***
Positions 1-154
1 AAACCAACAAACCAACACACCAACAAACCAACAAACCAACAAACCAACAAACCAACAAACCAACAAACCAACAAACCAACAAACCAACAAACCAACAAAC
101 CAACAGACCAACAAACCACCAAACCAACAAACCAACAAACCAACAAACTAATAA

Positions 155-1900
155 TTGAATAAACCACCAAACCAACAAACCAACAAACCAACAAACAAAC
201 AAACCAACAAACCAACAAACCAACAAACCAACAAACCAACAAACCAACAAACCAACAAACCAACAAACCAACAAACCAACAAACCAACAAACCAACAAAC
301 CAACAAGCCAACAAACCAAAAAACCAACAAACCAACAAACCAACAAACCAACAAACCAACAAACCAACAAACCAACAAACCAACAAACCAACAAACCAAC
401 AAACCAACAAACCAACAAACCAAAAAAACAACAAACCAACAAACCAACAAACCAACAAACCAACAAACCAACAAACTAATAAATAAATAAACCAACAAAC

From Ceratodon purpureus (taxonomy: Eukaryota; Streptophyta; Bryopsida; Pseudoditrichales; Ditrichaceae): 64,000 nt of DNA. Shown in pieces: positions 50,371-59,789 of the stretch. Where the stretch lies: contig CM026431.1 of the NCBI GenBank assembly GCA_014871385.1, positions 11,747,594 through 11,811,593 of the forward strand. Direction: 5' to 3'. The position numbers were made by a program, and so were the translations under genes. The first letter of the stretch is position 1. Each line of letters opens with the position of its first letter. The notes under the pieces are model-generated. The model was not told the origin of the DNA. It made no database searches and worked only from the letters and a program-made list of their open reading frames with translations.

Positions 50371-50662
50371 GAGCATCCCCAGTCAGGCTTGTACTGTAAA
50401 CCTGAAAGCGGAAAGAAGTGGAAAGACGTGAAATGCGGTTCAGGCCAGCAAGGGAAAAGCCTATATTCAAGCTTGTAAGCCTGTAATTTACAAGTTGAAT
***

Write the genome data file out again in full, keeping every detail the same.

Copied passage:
Positions 1-154
1 AAACCAACAAACCAACACACCAACAAACCAACAAACCAACAAACCAACAAACCAACAAACCAACAAACCAACAAACCAACAAACCAACAAACCAACAAAC
101 CAACAGACCAACAAACCACCAAACCAACAAACCAACAAACCAACAAACTAATAA

Positions 155-1900
155 TTGAATAAACCACCAAACCAACAAACCAACAAACCAACAAACAAAC
201 AAACCAACAAACCAACAAACCAACAAACCAACAAACCAACAAACCAACAAACCAACAAACCAACAAACCAACAAACCAACAAACCAACAAACCAACAAAC
301 CAACAAGCCAACAAACCAAAAAACCAACAAACCAACAAACCAACAAACCAACAAACCAACAAACCAACAAACCAACAAACCAACAAACCAACAAACCAAC
401 AAACCAACAAACCAACAAACCAAAAAAACAACAAACCAACAAACCAACAAACCAACAAACCAACAAACCAACAAACTAATAAATAAATAAACCAACAAAC

From Ceratodon purpureus (taxonomy: Eukaryota; Streptophyta; Bryopsida; Pseudoditrichales; Ditrichaceae): 64,000 nt of DNA. Shown in pieces: positions 50,371-59,789 of the stretch. Where the stretch lies: contig CM026431.1 of the NCBI GenBank assembly GCA_014871385.1, positions 11,747,594 through 11,811,593 of the forward strand. Direction: 5' to 3'. The position numbers were made by a program, and so were the translations under genes. The first letter of the stretch is position 1. Each line of letters opens with the position of its first letter. The notes under the pieces are model-generated. The model was not told the origin of the DNA. It made no database searches and worked only from the letters and a program-made list of their open reading frames with translations.

Positions 50371-50662
50371 GAGCATCCCCAGTCAGGCTTGTACTGTAAA
50401 CCTGAAAGCGGAAAGAAGTGGAAAGACGTGAAATGCGGTTCAGGCCAGCAAGGGAAAAGCCTATATTCAAGCTTGTAAGCCTGTAATTTACAAGTTGAAT